Margaret Nevils was arrested in Columbia County, Georgia, after deputies found 14 dead dogs in her home, including some in the freezer and refrigerator, on Jan. 4, 2014 (Columbia County Sheriff’s Office)
A welfare check on a woman led to the discovery of 14 dead dogs in a feces-covered home, including some found the freezer and refrigerator.
The Columbia County Sheriff’s Office in Georgia received a phone call from a woman who said she hadn’t seen her neighbor, Margaret Nevils, at her Grovetown home since October 2023, an incident report obtained by Law&Crime says.
Deputies went to the home and looked into a window with the blinds partially pulled up and saw the floor was covered with feces. An emaciated pit bull ran up to the window. A deputy knocked on the door and rang the doorbell but no one came to the door. The deputy went around back and looked through a window into the kitchen which showed the floor was covered with feces there as well. The dogs had apparently chewed holes through the walls in the kitchen and garage.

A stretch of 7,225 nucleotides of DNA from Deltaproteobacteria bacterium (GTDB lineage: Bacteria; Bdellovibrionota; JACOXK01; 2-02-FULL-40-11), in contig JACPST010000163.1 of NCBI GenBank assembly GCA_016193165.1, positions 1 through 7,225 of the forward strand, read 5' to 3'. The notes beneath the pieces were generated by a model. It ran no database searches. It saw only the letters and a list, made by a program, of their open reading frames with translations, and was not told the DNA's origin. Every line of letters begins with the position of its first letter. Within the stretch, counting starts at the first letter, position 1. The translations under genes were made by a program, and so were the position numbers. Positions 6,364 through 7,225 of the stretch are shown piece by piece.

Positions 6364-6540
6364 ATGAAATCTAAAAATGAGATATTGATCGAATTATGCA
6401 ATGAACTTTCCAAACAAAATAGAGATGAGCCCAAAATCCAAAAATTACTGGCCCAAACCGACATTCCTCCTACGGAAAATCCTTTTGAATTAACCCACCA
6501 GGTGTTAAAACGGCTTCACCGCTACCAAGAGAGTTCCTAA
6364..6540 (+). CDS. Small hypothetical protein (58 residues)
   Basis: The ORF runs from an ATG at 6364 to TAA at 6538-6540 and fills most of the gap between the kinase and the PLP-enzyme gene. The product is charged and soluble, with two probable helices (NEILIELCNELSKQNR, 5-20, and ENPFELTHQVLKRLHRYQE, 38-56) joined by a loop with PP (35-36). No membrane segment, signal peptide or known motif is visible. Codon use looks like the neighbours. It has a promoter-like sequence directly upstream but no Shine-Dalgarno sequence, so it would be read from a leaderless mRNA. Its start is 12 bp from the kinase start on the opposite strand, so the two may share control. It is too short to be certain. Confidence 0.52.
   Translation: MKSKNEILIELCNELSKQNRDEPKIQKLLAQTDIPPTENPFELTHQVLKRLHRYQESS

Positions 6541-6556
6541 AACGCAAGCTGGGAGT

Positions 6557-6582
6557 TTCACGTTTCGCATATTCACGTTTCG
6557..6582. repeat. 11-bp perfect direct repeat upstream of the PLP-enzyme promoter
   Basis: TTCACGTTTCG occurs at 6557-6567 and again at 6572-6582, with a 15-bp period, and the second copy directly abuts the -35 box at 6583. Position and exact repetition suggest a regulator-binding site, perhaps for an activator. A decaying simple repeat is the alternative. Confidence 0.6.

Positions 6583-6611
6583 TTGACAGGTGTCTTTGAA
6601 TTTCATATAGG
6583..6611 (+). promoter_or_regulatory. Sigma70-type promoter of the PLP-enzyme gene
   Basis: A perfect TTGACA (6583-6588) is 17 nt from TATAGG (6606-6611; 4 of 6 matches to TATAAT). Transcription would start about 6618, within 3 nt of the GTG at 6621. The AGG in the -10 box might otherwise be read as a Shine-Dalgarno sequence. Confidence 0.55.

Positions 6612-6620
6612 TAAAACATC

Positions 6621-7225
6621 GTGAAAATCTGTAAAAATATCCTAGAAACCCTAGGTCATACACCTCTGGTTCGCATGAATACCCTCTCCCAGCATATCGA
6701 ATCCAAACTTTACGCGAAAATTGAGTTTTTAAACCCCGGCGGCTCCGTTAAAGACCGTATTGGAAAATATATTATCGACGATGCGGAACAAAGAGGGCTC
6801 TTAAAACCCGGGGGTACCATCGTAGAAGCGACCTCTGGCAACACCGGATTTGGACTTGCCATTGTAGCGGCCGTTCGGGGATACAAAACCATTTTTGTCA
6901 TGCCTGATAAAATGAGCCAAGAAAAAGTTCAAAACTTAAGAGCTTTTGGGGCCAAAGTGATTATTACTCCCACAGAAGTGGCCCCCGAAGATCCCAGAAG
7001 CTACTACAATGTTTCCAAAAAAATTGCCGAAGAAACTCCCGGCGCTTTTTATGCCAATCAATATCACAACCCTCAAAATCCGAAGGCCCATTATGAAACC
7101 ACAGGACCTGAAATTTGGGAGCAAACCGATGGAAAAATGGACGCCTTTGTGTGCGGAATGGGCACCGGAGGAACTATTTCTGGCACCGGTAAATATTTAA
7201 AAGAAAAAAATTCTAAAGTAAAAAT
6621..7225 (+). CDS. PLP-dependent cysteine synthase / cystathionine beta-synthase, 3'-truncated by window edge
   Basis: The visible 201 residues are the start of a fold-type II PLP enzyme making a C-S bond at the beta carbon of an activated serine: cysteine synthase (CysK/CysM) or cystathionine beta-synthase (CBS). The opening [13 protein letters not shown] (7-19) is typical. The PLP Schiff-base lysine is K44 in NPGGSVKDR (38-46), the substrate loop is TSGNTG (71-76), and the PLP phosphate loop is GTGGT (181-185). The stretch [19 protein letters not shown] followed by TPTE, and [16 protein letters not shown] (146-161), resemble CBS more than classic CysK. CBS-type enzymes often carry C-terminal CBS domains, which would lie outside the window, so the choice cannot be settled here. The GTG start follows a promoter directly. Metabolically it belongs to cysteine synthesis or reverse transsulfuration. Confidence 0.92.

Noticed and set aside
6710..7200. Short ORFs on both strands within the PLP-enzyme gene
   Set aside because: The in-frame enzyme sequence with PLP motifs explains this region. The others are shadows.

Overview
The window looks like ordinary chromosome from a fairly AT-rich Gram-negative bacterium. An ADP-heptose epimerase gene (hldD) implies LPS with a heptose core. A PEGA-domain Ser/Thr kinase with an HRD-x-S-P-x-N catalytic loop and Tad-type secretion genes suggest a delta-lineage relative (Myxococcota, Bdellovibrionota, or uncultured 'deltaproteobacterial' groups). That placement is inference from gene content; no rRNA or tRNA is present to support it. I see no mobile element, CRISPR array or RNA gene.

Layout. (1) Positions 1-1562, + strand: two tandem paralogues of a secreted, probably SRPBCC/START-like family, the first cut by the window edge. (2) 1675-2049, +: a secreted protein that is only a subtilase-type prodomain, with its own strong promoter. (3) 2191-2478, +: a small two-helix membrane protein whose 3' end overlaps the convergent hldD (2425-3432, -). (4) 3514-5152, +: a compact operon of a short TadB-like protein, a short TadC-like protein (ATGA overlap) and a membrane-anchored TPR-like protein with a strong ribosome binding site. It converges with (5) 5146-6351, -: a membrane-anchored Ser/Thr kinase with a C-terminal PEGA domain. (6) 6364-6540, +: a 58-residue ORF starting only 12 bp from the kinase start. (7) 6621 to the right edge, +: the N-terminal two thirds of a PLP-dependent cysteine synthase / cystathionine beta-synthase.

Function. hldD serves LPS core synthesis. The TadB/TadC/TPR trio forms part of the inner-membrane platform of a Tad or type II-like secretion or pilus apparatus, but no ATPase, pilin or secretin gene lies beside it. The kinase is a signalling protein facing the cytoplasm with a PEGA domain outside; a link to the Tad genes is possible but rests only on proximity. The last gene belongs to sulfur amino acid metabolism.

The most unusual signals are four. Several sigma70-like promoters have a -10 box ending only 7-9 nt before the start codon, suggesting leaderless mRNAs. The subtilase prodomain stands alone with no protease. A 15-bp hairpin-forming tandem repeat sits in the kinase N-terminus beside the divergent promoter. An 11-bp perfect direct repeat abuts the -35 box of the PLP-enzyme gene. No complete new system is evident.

Nevils’ phone went straight to voicemail when deputies called, the affidavit said. Cops forced their way into the back door. After an animal services officer captured the pit bull, deputies went inside. What they found was stomach-churning: Three dogs were found dead in the bedroom, three were in the refrigerator and one was in the freezer. There were also seven dead puppies throughout the house. All the dogs were in various states of decomposition.
The deputy saw a side-by-side refrigerator-freezer and “noticed that blood was seeping from the freezer section of the refrigerator,” the affidavit said.
“I opened the freezer door and saw a black trash bag with an animal foot sticking out,” the deputy wrote.
There were also multiple empty dog cages. The home’s furniture was shredded.
Major Steve Morris told Law&Crime that detectives located Nevils, 41, at her workplace. According to Morris, Nevils told investigators she was running an adoption and dog rescue service but became overwhelmed and decided to leave the dogs behind.
Deputies arrested Nevils on an animal cruelty charge and took her to the Columbia County Jail where she has since posted a $5,000 bond.
Morris said the surviving pit bull is with animal care officials and is expected to make a full recovery.
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